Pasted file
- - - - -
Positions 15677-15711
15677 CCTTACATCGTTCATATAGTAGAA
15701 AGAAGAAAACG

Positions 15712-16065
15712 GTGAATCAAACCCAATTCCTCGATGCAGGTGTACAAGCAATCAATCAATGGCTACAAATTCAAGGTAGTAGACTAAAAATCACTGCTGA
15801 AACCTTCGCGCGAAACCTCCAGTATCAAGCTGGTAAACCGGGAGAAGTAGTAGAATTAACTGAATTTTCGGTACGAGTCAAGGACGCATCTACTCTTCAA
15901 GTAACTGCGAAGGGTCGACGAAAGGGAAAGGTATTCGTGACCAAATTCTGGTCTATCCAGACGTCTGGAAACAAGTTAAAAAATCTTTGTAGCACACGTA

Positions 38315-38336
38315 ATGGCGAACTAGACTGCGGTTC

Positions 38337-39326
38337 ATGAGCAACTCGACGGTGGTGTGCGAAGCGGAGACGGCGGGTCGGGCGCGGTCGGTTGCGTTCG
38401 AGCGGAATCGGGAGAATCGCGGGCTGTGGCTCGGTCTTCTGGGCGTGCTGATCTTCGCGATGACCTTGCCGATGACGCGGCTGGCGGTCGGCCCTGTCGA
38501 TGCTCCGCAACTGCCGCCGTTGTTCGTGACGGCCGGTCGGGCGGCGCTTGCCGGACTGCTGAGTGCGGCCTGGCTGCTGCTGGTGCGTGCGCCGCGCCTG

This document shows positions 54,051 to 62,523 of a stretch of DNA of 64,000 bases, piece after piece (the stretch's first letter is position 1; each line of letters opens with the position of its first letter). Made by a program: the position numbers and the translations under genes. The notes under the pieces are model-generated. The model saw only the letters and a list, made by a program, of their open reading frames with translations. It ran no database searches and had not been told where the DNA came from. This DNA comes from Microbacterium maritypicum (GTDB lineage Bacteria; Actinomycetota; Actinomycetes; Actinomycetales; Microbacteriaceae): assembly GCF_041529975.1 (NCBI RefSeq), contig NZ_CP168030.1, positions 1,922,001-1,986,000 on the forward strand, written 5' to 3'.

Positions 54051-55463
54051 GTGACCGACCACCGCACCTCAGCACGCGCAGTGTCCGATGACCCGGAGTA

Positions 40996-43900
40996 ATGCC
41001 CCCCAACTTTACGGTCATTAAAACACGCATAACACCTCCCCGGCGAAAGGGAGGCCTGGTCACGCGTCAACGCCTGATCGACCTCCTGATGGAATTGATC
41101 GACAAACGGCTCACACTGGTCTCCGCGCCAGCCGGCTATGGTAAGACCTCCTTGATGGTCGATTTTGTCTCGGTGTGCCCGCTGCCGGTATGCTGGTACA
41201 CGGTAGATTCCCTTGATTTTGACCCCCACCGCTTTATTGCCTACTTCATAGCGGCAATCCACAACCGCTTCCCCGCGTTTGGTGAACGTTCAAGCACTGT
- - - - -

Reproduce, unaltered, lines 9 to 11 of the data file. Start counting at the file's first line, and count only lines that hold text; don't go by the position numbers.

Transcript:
38315 ATGGCGAACTAGACTGCGGTTC

Positions 38337-39326
38337 ATGAGCAACTCGACGGTGGTGTGCGAAGCGGAGACGGCGGGTCGGGCGCGGTCGGTTGCGTTCG